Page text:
Cain spokesman J.D. Gordon acknowledged Block’s mistake in an email to CNN.
“Based upon information available at the time of Mr. Block’s Tuesday night interview on Fox News, the campaign was led to believe that Mr. Josh Kraushaar, currently with the National Journal and a former employee of Politico, was the son of Karen Kraushaar,” Gordon said. “Mr. Josh Kraushaar is in fact, not related to Ms. Karen Kraushaar.”
All right, let’s take Gordon at his word. What “information” was available to Block and the campaign at that time that posited a familial relationship between the two Kraushaars? Besides an unusual last name, that is? Shouldn’t the campaign offer us the evidence on which they based their faulty, “confirmed” conclusion? And let’s not forget that Block insisted that Josh Kraushaar currently worked for Politico, and not that he was a “former employee.”
This is the kind of stupid, foot-shooting decision-making that we saw last week with the campaign’s accusation and then retraction that blamed Rick Perry for the surfacing of these claims. Charles Krauthammer warned the Cain campaign against this very thing while discussing the Herman Cain press conference with Bill O’Reilly on Fox just before Block tossed out his “confirmed” accusation:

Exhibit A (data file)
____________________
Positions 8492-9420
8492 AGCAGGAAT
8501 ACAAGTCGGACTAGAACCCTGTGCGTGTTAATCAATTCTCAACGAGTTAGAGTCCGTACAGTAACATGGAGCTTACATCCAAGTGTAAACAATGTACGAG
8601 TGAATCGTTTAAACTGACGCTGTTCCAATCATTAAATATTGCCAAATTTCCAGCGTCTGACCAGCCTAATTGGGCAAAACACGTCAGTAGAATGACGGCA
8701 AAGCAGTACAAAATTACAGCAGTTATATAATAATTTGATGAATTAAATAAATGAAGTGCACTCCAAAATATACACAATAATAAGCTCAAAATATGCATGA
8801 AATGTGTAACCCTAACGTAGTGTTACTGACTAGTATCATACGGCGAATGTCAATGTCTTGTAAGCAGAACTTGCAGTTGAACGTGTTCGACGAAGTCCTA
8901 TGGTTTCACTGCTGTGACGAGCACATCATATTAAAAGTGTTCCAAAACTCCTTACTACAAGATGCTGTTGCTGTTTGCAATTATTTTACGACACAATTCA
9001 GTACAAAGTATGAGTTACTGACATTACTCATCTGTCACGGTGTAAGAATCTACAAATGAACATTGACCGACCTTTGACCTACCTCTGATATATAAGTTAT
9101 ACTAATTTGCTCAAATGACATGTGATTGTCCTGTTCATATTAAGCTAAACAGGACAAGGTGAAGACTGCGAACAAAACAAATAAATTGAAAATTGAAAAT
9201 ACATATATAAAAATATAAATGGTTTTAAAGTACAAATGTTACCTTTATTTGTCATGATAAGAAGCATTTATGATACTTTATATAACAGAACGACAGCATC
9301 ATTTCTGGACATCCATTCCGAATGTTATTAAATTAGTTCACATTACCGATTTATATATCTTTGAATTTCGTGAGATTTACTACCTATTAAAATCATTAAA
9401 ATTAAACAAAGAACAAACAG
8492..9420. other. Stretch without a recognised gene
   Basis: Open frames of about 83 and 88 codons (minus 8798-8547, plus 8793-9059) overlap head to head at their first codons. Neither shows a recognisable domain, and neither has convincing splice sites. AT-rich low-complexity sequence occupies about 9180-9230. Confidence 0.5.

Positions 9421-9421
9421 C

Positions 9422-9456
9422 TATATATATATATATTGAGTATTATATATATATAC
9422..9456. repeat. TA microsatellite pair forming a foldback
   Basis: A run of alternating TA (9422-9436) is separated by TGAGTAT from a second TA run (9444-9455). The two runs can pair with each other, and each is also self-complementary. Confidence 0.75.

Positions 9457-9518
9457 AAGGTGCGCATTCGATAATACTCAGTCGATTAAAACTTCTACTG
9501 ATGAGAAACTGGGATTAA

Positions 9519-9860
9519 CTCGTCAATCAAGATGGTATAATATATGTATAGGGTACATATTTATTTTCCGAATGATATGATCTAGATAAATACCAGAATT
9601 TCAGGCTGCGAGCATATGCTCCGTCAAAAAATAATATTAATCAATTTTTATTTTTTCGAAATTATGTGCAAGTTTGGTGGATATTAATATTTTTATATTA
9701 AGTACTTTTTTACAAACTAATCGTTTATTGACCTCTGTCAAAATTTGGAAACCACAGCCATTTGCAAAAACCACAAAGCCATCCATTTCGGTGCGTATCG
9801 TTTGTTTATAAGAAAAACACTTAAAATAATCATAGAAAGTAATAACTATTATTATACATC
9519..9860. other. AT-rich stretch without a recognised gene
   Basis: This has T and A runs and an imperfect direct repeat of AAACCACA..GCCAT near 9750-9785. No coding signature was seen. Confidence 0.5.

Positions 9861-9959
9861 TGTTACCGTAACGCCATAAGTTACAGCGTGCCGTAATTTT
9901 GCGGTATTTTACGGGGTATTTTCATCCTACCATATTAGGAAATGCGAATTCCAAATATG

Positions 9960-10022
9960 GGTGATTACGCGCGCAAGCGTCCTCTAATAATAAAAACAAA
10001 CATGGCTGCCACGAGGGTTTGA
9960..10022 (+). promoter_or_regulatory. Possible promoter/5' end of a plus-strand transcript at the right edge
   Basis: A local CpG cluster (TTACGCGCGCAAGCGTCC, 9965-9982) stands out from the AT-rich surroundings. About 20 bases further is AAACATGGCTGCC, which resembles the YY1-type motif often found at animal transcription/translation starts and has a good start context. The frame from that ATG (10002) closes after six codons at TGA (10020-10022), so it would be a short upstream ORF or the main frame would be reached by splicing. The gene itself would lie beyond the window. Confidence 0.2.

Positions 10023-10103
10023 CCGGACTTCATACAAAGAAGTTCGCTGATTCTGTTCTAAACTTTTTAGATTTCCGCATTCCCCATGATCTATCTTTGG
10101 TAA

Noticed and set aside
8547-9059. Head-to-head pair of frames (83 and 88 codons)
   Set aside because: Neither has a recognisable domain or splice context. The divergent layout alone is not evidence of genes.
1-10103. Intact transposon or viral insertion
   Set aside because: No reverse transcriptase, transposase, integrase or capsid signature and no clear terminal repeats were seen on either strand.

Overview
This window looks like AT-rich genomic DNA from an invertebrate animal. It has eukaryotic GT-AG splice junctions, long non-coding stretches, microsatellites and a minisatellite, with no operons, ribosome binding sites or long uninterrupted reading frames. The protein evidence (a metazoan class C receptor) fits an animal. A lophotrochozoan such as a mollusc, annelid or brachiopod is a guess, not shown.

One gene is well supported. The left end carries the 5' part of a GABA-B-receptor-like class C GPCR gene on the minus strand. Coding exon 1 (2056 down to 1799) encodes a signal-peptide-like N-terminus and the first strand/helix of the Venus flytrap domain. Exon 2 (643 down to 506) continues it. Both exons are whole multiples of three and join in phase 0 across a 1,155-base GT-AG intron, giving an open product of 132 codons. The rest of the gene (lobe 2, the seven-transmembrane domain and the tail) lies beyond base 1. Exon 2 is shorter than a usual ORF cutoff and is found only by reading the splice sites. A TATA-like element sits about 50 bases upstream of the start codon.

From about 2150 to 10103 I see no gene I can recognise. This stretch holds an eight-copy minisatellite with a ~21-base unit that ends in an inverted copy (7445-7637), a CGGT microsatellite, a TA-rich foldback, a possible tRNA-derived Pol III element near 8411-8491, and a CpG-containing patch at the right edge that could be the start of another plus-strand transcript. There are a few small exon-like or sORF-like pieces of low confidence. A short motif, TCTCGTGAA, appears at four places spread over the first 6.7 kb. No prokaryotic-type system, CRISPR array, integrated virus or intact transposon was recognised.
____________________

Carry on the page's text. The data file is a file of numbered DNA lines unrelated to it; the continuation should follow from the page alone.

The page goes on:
With the possibility of making it to a primary increasingly slim for Herman Cain as he faces a number of sexual harassment accusations,Charles Krauthammer visited Bill O’Reillytonight to give a review of his press conference. Krauthammer was impressed with Cain’s “high wire act” but warned him that he had made one mistake that had surfaced before– accusing the Democrats of having something to do with the story surfacing, after his chief of staff previously accused the Perry campaign of the same.
Krauthammer noted that he did believe Cain could survive, “but it won’t be easy.” In today’s “high wire act,” Krauthammer argued Cain “crossed a wire just about intact,” but for him to “blindly blame it on the Democratic machine” did him no good: “you can’t go around making charges if you don’t know they’re true or not.”
At this point, the allegations against Cain are secondary to the fact that this campaign is not ready for prime time. Can Republicans honestly put any trust in Cain’s team for a run against Barack Obama in a general election while it’s so busy self-destructing now? Unless Cain cleans house and brings in people who know what they’re doing, the answer has to be no, and a brief “oops” after last night’s debacle won’t bolster confidence in Cain’s campaign at all.